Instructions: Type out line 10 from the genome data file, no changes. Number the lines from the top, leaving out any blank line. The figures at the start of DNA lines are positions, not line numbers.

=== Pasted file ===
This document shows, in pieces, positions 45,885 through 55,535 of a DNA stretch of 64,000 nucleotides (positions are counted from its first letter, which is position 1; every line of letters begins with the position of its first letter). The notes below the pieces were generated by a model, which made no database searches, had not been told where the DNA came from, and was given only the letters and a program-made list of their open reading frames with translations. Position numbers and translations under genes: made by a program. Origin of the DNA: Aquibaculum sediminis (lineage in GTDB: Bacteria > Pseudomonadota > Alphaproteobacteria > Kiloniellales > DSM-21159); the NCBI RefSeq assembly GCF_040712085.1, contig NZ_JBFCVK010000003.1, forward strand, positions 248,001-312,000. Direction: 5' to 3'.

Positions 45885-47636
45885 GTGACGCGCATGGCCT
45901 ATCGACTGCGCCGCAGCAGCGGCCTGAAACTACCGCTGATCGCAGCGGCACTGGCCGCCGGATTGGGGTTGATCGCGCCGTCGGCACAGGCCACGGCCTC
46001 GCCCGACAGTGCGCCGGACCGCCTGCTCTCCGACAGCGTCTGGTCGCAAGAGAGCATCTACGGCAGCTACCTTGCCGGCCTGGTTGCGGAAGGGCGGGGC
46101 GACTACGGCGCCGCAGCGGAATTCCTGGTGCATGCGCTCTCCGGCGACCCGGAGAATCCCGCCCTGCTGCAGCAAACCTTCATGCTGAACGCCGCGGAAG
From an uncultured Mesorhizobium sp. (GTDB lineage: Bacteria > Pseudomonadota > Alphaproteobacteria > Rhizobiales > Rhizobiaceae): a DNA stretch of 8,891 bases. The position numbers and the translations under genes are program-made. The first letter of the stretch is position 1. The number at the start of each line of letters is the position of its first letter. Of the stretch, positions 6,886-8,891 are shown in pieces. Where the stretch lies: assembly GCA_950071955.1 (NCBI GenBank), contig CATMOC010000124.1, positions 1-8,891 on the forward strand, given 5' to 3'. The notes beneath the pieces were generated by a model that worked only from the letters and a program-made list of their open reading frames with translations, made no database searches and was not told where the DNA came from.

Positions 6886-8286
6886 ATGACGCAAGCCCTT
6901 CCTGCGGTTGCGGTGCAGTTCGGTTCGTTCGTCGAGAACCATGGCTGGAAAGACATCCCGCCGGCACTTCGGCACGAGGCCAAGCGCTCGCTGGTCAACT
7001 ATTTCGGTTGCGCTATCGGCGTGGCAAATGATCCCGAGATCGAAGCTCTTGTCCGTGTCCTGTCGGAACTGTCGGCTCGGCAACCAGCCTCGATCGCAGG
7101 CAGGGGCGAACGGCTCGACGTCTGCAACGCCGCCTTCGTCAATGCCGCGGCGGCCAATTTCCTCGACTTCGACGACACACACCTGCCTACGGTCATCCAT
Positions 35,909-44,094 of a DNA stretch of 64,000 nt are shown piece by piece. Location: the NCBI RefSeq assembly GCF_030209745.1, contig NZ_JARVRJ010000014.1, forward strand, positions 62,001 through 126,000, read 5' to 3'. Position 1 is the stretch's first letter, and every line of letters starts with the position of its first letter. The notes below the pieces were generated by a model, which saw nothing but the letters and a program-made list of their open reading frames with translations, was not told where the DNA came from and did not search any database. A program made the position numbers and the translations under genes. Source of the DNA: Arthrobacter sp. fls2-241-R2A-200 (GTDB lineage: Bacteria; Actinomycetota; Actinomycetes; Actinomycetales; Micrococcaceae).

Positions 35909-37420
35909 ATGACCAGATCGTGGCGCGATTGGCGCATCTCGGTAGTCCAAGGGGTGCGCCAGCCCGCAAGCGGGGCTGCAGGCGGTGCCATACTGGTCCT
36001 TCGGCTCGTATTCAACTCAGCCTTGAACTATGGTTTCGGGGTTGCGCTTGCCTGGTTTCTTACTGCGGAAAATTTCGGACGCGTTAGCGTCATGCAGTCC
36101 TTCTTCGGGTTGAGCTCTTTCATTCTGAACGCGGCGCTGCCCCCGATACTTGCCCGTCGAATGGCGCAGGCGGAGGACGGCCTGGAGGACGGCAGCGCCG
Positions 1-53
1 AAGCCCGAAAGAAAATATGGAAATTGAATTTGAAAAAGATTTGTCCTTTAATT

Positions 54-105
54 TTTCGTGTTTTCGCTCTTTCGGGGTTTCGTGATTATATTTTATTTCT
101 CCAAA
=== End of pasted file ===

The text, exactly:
6901 CCTGCGGTTGCGGTGCAGTTCGGTTCGTTCGTCGAGAACCATGGCTGGAAAGACATCCCGCCGGCACTTCGGCACGAGGCCAAGCGCTCGCTGGTCAACT